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Discussion Starter #1
Hi guys,
I know powervalve set up is probably one of those topics that comes up time and time again but I have been searching and searching but can't find what I need! I own an 08 exc 250 and at the moment its not got much bottom end pull but lots up top. This is with the red spring and the brass screw in maybe 2 or 3 threads I can't quite remember. Basically I want lots of tractable low end torque so that I can lug my way up stuff without spinning up the back wheel so much!
 

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get your head modified, make sure your reeds are in good nick, fit a gnarley, jet it slightly rich.
 

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Shows you what I know ...
No no. I was just clarifying what that setting does but it does make the bike easier to ride in technical terrain. Apparently Jarvis runs the green spring.

Green spring kills the peak torque at around 8-9k revs. Flush adjuster lowers the torque around 5500-6000. No difference at all below that.
 

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Al_Orange: not quite. The brass adjuster determines when the power valve opens and the spring determines how long it takes to open fully. At factory setting (about 1.5 turns in from flush) it starts opening at roughly 5500rpm.

At factory setting:
Green = PV Opens @ 5,500 rpm ; PV is fully open @ 8,300 rpm.
Yellow = PV Opens @ 5,500 rpm ; PV is fully open @ 7,800 rpm.
Red = PV Opens @ 5,500 rpm ; PV is fully open @ 7,300 rpm.

When you turn the brass preload adjuster anti clockwise it starts opening much earlier! Green spring and flush gives you the most amount of useable low end grunt because what it does is open the power valve as early as possible and lengthens the time it takes to open so you have the most amount of full power spread over the widest margin as early as possible. It's the most powerful setting at the earliest in the Rev range but with the smoothest delivery. It makes the most amount of useable low end torque of all settings which is probably why Jarvis uses it this way.

Anything else gives the grunt higher up the Rev range.

Keep in mind, the earlier the power valve opens the less you will feel a 'kick'.
 

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Agreed with the above, but what's low end grunt?
The power valve is fully closed until around the 5000 - 5500 RPM mark (depending on preload of dolley screw) so no amount of fiddling with settings will have any effect below 5000.
I would define low end as from idle to 4500, mid range 4500 to 7000, and top end 7000 to rev limiter.

The green spring makes it 'feel' like more bottom end, as the hit above 5500 is strangled, so making the torque increase flatter and more linear. So easier to put the power down when slippy.
Same as the red spring makes it 'feel' like less bottom end as the torque increase is massive and steep. So easier to spin up. When I started to get used to riding a 2 stroke again, I found that when slippy, I was rolling off the throttle as the revs climbed to keep the torque constant, and wasn't spinning up anywhere near as bad as when I came to 2 stroke from a 4 banger.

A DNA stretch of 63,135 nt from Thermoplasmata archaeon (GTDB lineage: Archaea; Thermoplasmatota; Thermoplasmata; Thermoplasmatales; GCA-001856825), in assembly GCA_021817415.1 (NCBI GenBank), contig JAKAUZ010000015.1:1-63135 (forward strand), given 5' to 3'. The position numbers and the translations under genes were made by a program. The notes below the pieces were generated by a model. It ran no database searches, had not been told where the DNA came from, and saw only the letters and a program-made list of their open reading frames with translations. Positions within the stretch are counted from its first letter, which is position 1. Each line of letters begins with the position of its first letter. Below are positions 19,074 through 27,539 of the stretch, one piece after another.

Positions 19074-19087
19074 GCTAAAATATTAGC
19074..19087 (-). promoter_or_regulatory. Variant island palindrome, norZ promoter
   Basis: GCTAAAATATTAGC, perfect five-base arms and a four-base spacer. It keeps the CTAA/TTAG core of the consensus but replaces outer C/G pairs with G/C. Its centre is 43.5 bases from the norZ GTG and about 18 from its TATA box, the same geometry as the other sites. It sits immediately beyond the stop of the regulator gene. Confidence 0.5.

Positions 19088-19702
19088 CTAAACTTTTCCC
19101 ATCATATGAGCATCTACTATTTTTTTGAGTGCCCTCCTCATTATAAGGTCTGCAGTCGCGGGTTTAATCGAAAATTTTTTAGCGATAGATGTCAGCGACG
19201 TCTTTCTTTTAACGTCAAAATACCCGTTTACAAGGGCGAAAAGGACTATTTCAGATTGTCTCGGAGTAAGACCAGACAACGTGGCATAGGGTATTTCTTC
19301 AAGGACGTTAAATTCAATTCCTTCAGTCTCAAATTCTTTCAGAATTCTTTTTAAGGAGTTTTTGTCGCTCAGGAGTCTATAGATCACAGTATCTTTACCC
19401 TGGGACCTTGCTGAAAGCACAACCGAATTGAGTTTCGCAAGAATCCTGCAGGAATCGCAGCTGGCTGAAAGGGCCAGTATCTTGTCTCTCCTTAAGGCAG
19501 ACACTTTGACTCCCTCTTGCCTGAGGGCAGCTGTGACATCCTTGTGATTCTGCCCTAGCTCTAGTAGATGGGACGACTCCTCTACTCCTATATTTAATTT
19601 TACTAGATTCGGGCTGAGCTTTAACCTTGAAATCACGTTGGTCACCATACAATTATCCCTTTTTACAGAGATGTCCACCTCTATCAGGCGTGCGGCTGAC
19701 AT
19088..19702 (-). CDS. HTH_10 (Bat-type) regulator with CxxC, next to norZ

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I reckon stumos on the money with richer jetting just off idle. Set the pv for the feel/delivery you want but give it enough fuel so it can generate the torque you want. If it's towards the leaner end of things it'll be edgier and more snappy but this then means your soon through this and onto the needle more.

Try a one step richer pilot first and adjust air screw accordingly. One step richer needle starting diameter or possible one clip richer- worth a try.
 

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Al_Orange: not quite. The brass adjuster determines when the power valve opens and the spring determines how long it takes to open fully. At factory setting (about 1.5 turns in from flush) it starts opening at roughly 5500rpm.

At factory setting:
Green = PV Opens @ 5,500 rpm ; PV is fully open @ 8,300 rpm.
Yellow = PV Opens @ 5,500 rpm ; PV is fully open @ 7,800 rpm.
Red = PV Opens @ 5,500 rpm ; PV is fully open @ 7,300 rpm.

When you turn the brass preload adjuster anti clockwise it starts opening much earlier! Green spring and flush gives you the most amount of useable low end grunt because what it does is open the power valve as early as possible and lengthens the time it takes to open so you have the most amount of full power spread over the widest margin as early as possible. It's the most powerful setting at the earliest in the Rev range but with the smoothest delivery. It makes the most amount of useable low end torque of all settings which is probably why Jarvis uses it this way.

Anything else gives the grunt higher up the Rev range.

Keep in mind, the earlier the power valve opens the less you will feel a 'kick'.
Sorry frogger, the theory you've outlined sounds reasonable but what I said is proven to be true.

Bear mind that a power valve is actually there to increase bottom range torque - when it starts opening too early (flush) you miss out on some torque that would be available from the lower revs. Likewise, when it takes too long to fully open (green spring) your miss out on torque that could be available at higher revs.